Some SEOs have dismissed the idea that dedicated mobile sites split link equity making it difficult for the mobile site to rank. They mention Google’s skip redirect update and say that proper redirection will cause mobile URLs to rank in search results.
Here is the Google update as per the Inside Search blog:
Faster mobile browsing. [launch codename “old possum”, project codename “Skip Redirect”] Many websites redirect smartphone users to another page that is optimized for smartphone browsers. This change uses the final smartphone destination url in our mobile search results, so you can bypass all the redirects and load the target page faster.
The Real Purpose
Many marketers believe that regardless of SEO benefits or non-benefits, ultimately your customer’s goals and site speed should be a priority. They claim the browsing device a customer uses will offer a clue as to the user’s intentions for the visit. Businesses may need a separate mobile site if the situation warrants it. SEOs would argue that “real SEO” has more to do with providing value to the visitor more than keywords and links.
For example, if you run a restaurant, you may have two types of customers depending on where and how they access your site. The bulk of mobile users are most likely not at home. They may be on the road needing information like directions, reservations or contact details. A separate mobile site could cater to these customers without “bogging down” the load time with unnecessary features like images of the restaurant and media information. The same principle would apply to an auto insurance company whose customers may need towing services, a detail not as important for a desktop version of the site.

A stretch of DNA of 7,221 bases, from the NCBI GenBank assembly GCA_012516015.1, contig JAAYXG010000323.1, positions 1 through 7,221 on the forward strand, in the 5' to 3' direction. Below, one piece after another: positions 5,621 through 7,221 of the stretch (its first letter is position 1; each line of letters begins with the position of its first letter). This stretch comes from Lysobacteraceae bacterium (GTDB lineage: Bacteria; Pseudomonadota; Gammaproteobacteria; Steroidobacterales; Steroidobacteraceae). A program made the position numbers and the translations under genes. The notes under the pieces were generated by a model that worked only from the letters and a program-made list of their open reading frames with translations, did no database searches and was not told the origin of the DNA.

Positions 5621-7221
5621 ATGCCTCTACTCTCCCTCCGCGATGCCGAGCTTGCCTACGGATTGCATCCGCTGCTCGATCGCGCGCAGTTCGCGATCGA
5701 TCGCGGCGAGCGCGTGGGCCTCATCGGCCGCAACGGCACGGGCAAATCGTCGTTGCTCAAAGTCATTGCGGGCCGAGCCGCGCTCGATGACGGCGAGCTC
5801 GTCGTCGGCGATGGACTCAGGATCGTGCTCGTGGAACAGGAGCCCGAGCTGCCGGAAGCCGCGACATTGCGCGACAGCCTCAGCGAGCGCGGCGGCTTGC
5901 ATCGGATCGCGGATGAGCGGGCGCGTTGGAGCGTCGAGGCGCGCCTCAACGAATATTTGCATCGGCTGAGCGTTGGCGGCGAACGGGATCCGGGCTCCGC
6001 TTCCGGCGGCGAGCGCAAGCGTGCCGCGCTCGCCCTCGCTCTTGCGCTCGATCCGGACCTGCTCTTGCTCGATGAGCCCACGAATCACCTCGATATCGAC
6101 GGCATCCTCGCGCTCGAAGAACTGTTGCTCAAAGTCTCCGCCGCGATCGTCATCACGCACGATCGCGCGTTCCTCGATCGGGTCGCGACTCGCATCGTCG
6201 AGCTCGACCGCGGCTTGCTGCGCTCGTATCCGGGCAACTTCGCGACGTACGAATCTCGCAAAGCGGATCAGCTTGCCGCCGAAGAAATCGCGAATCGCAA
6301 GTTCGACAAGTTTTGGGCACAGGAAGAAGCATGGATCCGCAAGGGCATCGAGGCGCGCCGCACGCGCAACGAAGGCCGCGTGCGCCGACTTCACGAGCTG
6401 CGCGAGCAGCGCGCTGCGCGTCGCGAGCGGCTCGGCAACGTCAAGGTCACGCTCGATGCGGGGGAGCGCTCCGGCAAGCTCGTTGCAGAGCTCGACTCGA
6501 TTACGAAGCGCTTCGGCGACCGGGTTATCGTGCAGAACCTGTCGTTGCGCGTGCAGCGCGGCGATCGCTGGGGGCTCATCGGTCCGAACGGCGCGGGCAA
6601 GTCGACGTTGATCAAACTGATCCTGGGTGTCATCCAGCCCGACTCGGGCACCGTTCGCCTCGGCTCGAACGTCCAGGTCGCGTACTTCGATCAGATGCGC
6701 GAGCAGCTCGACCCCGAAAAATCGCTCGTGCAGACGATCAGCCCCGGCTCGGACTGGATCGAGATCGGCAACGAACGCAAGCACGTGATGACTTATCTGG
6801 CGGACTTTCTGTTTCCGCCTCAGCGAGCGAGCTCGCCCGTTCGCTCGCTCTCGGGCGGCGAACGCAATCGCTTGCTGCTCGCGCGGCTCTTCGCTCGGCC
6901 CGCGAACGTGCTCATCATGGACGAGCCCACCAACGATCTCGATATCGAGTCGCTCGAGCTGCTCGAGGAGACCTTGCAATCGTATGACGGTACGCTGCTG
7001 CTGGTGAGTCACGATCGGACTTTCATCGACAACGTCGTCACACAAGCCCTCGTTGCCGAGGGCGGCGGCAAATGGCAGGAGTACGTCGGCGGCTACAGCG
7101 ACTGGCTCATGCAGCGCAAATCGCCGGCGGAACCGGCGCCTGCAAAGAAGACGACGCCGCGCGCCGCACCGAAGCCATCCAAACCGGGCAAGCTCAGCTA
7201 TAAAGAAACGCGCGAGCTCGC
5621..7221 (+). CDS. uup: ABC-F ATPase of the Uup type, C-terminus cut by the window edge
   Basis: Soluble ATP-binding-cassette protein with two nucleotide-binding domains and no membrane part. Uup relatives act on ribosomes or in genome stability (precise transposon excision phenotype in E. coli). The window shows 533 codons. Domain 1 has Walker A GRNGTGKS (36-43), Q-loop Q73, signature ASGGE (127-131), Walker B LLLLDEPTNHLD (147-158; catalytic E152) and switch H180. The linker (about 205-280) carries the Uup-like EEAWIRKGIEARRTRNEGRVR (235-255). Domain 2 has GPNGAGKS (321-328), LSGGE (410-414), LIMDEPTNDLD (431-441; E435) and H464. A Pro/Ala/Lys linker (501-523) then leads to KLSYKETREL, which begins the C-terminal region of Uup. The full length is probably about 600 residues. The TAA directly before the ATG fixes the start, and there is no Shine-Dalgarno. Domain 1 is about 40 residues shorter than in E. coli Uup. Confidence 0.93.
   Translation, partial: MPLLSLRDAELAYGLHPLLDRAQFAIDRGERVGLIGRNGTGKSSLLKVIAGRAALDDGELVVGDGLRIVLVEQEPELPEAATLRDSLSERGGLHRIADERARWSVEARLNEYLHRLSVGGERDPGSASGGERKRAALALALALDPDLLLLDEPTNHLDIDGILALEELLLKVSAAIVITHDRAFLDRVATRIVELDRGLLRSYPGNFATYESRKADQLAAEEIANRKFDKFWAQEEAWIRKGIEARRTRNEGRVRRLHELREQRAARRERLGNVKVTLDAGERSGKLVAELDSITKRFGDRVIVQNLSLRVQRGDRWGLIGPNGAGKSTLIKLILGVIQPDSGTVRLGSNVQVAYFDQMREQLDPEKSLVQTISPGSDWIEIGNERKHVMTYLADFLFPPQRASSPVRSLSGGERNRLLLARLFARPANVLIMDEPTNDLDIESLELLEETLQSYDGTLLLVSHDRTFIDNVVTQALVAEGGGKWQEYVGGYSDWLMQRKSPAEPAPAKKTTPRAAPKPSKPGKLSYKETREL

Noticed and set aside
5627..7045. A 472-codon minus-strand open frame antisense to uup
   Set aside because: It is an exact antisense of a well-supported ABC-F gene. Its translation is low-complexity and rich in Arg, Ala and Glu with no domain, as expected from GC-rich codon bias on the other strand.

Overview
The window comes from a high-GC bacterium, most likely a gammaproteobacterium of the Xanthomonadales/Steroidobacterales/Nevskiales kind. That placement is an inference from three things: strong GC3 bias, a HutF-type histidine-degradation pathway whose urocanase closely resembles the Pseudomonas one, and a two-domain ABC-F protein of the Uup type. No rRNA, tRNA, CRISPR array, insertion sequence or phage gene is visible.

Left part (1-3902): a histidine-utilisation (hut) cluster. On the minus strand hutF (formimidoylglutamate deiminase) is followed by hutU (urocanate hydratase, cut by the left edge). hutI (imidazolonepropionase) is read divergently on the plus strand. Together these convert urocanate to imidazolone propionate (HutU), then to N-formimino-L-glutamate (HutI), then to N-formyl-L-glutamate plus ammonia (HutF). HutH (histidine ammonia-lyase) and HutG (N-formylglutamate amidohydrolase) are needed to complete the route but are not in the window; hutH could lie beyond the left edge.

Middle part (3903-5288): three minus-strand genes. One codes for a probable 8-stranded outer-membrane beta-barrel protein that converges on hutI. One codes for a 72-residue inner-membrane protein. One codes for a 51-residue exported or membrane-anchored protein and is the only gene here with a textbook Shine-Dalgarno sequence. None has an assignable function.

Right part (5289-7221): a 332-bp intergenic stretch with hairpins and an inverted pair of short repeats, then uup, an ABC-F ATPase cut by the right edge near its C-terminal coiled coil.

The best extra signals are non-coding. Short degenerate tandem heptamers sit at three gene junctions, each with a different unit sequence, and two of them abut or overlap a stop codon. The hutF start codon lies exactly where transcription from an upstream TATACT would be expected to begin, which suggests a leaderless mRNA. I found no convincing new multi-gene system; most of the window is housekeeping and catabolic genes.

Webmasters could essentially lose out on qualified search traffic if they do not research the goals of their visitors.
Implement responsive design not because it is a trend, but because it will meet your visitor’s goals. If your mobile website visitors require a unique experience from your desktop website and you rely on mobile users for leads, it may signal the need for a mobile-specific interface.
We discussed user experience as it relates to conversions. The quality of the design and where elements are situated also play a role. A well-planned responsive design will enhance the visitor’s user experience.
But there is another side to the story. With more versions of the same site, users are fed different sites depending on the device. What if they need to find something specific while on their iPads but the webmaster removed it from the full site for the mobile version? This may not equate to a user-friendly experience. Some users may expect to see the full version of the site when using mobile devices.
It’s All About the User
Will your visitors know if your mobile site is responsive? Will they recognize the lack of white space? Most will not recognize the technical details, but they will know how they feel during the experience.
Success depends on pinpointing how your visitors interact with your site when on a mobile device, and defining what solution would give them the best experience.
Mobile users are interested in getting what they want (targeted) and fast (speed). However this is accomplished is up to the webmaster. Essentially, increased conversions will only come when users love their experience on your site and walk away with a good feeling about your brand.
Some marketers are suggesting that businesses create one fast-loading, user-focused mobile site with the option to click to the full site. The full site would take advantage of responsive design.
The debate continues…what do you think? Do your clients prefer responsive design or multiple mobile interfaces? What do you prefer?
Below are some responsive design examples:
1. Boston Globe
2. Spark Box
4. Ray Macari